Sunday, March 27, 2011

Migraine Rates Rising?

Could it be that more people are experiencing migraines than ever before? If a recent study from the Norwegian University of Science and Technology (NTNU) is right, then it's true: migraine sufferers are becoming more numerous.

According a press release discussing the study, there was a 1% increase in people who reported having migraines - now 12%, up from 11%. The issue that seemed to puzzle researchers the most was why the increase occurred. They couldn't find one particular cause for the rise.

What is the difference between migraines and headaches? Here is a video that does a good job of explaining the difference.

In a previous blog post about migraines, I gave some basic information about migraines:

Migraines are very common. According to statistics, up to 17% of women and 6% of men have had at least one migraine. Some people have occasional migraines, but some experience chronic migraines. These, according to the, are migraines that occur 15 or more days per month. The National Headache Foundation reports that 80% of migraines are severe and up to 24% of people with migraines have had to go to the emergency room.

What causes migraines? We don’t really know but we do know that there are many triggers. The most well-known ones are migraines that occur with a woman’s menstrual cycle or the ones that occur when some people drink red wine or eat chocolate. Other triggers can be:

- Alcohol
- Allergies
- Bright lights
- Changes in weather patterns
- Lack of or too much sleep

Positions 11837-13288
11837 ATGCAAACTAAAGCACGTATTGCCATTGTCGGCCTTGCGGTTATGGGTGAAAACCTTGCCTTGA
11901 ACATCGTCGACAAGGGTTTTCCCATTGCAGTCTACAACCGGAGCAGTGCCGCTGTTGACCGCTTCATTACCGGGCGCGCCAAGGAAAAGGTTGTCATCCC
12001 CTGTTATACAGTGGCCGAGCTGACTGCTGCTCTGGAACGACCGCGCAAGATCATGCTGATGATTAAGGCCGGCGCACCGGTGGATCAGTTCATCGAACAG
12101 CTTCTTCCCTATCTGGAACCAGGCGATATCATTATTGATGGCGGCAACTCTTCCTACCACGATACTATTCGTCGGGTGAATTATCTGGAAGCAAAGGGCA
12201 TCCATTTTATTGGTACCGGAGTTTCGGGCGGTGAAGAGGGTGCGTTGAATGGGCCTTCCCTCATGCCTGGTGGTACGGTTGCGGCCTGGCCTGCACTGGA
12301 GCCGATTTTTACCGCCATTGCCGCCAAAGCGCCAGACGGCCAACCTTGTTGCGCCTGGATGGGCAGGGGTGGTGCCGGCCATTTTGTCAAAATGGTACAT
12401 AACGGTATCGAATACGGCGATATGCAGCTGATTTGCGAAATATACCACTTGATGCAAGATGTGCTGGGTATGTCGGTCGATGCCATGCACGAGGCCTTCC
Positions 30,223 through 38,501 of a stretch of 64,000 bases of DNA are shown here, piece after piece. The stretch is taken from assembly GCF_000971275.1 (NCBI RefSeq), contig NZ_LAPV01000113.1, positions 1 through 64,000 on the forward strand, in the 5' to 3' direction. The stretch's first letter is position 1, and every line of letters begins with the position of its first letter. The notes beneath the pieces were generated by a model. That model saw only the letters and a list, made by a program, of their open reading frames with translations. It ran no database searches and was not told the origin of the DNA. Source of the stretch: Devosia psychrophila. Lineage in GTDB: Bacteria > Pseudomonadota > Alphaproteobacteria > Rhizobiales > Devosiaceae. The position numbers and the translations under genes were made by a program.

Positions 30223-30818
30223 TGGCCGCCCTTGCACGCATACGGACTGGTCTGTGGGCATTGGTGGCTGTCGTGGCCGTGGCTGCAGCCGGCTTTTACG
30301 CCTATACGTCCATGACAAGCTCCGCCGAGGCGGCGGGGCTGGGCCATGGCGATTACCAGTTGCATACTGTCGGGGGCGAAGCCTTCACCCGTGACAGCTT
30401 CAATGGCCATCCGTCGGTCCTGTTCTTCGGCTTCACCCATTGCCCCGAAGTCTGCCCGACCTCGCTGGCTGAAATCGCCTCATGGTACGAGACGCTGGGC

- Loud noises
- Skipping meals
- Stress (physical or emotional)
- Strong odours

Do you have migraines? What do you do about them?


Tracey H said...

I'm still not positive the headaches I get are migraines. They're triggered by a change in atmospheric pressure and the last one had me vomitting. Sometimes they throb with my pulse, but not always. But they're never (or rarely) one-sided. Ibuprofen (especially the liquid gels) help.

Emily said...

My mom used to have migraines and she always felt better after having black coffee. When a friend of mine suffered from migraine, I suggested it since it worked for my mom and it also worked for her. Really don't know the scientific correlation between the 2.

Marijke Vroomen-Durning said...

Hi Emily, many pain relievers we buy contain caffeine because it has an effect on pain. It also turns out that some people react well to a good strong cup of coffee when they have a migraine. To me, they're the lucky ones, because many of us don't get relief from anything.

foxydeltan said...

Yes, I can understand what you meant by Emily's mom being lucky because strong black coffee does not work for everyone. Some say staying in the dark works for them. I myself can't imagine having one since headache (and toothache) are worse for me already.